Source: Department of Conservation
Date: 17 February 2021
DOC, enforcing the Dog Control Act 1996, has taken a several dog owners to court in recent months after their pets attacked protected species – threatened kiwi, and a seal pup. The maximum penalties are up to three years in prison, or a fine of $20,000.
In the most recent case heard in the Kaikohe District Court in January, a 58-year-old dog owner was fined $4500, plus court costs, for the animal’s attack on two brown kiwi. The dog had been roaming regularly at night and two dead kiwi found by local residents in Russell, a kiwi stronghold, were linked to the dog through DNA evidence.
The $4500 fine was the heaviest ever handed out for a dog attack case in a prosecution taken by DOC, says DOC Solicitor Mike Bodie.
“That level of fine sends a very strong signal from the court – allowing a dog to be out of control so it poses a risk to native wildlife is not acceptable and will have consequences.”
In two of the three other successful cases taken by DOC against dog owners, fines totalling $3000 were handed down.
- A 57-year-old woman, who lived on a bush-clad property in Coromandel and allowed her dog to roam freely at night. The animal killed a kiwi, which was found by a neighbour. DNA evidence linked the dead bird to the woman’s dog. She was ordered to pay a $1000 fine and $2150 in costs.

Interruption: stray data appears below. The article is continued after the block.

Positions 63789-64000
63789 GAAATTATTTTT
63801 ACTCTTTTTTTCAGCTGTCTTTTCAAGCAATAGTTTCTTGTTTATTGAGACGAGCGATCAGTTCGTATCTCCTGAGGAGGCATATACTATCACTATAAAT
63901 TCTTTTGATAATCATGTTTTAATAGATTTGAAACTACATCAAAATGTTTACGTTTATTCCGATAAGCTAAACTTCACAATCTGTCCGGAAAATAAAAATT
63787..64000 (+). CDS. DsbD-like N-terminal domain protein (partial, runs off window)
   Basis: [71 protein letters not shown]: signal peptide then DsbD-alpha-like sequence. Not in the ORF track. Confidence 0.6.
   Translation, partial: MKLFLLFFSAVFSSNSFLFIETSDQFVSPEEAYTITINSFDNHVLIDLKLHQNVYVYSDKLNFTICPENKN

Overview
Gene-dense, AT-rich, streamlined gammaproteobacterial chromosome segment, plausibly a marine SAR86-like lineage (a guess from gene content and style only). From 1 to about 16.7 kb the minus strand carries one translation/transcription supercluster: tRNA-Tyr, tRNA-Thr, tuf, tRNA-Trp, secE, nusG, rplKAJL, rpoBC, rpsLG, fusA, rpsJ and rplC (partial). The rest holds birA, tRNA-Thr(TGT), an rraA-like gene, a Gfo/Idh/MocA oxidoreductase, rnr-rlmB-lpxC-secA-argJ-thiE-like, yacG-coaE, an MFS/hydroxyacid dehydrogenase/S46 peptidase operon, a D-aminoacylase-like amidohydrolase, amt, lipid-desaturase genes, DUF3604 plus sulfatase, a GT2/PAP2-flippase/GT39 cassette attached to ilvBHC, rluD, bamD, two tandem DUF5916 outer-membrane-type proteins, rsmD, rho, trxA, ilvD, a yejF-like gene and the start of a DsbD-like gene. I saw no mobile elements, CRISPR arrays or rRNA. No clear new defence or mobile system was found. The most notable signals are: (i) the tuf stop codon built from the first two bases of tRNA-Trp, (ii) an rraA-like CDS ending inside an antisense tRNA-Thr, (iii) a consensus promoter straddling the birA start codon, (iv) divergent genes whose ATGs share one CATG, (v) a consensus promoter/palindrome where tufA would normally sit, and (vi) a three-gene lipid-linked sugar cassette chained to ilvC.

- A 38-year-old woman, who allowed her dog to run off the lead on a Bay of Plenty beach where it entered a dog-on-lead area and attacked and killed a seal pup. The defendant was given a $2000 fine.
In another case, a 50-year-old woman who owned an unregistered dog was convicted and ordered to pay reparation to the SPCA after her dog was allowed to roam freely on land and went on to kill five kiwi. DNA evidence was again crucial in securing the conviction.
Mike Bodie says on top of fines and convictions, all four owners lost their pets, with the Court ordering the destruction of the dogs.
“For most people, that is the greatest penalty imposed,” he says. “The Act gives the Court no option but to order destruction of the attacking dog, unless there are truly exceptional circumstances. Although that may seem extremely harsh on the dog, it does make it clear that all dog owners have a responsibility to ensure their pets pose no risk to native wildlife.”
Across New Zealand, DOC works alongside community groups to protect the population of kiwi and other native wildlife, through thousands of hours of professional and voluntary conservation time.
“Dog owners can play their part by having their pets trained to avoid native species, kept well under control when outdoors, and not allowing them to roam at night,” Mike Bodie says.
Dogs are not allowed on public conservation without a permit.
Dog owners should also keep their pets on a lead when the animals are on beaches where they may encounter marine mammals.
People who encounter roaming dogs in conservation areas or wildlife habitats are urged to report what they see via 0800 DOC HOT.
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